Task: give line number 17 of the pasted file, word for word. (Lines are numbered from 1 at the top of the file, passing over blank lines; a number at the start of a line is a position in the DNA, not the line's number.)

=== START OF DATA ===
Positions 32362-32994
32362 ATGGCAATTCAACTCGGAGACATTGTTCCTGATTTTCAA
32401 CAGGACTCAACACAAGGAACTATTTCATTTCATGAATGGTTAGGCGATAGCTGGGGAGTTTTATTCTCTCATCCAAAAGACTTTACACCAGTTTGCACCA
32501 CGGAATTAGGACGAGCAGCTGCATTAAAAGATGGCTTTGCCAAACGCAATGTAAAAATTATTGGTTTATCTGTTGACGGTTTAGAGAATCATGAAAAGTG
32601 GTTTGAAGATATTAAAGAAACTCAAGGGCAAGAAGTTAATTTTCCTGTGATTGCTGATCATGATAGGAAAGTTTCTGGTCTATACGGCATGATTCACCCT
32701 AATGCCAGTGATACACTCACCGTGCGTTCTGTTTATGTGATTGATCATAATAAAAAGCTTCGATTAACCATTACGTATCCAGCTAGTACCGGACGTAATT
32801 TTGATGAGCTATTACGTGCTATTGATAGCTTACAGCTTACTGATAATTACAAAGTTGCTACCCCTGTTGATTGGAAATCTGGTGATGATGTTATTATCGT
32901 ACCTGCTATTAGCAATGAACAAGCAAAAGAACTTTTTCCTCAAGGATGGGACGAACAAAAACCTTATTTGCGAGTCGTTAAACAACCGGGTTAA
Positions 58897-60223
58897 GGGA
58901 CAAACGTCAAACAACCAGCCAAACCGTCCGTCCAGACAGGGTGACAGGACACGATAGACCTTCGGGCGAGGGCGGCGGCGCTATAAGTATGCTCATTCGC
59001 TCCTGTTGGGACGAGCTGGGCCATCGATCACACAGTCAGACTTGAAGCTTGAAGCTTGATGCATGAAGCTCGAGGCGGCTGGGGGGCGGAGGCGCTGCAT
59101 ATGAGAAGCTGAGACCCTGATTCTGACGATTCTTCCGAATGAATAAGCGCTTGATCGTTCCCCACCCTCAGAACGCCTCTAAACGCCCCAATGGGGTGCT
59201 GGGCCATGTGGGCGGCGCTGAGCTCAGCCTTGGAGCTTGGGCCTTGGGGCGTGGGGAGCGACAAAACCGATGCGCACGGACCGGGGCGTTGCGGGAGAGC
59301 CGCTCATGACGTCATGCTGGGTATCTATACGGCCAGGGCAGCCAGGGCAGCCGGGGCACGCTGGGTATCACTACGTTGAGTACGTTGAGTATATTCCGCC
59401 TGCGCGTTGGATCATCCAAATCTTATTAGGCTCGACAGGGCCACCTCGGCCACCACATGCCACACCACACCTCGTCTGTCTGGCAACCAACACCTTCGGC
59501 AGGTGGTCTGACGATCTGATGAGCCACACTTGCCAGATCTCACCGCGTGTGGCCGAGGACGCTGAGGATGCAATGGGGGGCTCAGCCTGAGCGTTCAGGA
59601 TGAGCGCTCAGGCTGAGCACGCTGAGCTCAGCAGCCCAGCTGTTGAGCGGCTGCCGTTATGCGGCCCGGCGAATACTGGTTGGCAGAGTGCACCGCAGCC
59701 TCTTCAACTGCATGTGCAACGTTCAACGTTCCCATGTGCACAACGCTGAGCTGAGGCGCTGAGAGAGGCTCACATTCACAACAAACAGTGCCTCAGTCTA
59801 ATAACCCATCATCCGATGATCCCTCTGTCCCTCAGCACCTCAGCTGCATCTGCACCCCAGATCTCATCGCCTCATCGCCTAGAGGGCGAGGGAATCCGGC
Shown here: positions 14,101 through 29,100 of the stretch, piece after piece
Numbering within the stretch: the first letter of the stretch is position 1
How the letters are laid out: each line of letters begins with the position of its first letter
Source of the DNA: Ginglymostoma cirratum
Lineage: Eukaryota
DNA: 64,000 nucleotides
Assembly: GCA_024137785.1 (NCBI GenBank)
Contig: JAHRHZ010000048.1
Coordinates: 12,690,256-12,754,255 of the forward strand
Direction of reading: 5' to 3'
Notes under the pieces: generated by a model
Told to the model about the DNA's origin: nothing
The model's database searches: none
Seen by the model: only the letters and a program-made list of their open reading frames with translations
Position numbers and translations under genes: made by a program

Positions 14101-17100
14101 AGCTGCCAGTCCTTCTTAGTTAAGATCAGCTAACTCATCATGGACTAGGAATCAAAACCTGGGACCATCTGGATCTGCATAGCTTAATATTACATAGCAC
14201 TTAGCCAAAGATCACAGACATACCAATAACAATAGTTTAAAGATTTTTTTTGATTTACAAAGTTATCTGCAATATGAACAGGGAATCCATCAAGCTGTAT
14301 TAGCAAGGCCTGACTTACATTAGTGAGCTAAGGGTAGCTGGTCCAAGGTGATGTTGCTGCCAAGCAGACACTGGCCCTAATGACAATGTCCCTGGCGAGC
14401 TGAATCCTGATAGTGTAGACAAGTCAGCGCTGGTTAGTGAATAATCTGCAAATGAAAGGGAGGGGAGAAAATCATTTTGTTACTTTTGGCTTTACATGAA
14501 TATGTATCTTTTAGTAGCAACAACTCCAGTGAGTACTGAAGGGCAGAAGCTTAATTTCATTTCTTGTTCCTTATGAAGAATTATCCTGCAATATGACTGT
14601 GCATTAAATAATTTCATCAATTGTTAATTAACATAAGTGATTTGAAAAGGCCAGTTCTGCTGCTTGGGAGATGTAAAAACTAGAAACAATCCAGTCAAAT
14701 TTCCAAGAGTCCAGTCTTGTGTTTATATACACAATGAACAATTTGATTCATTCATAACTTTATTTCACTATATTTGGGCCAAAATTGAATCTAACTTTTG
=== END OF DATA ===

59501 AGGTGGTCTGACGATCTGATGAGCCACACTTGCCAGATCTCACCGCGTGTGGCCGAGGACGCTGAGGATGCAATGGGGGGCTCAGCCTGAGCGTTCAGGA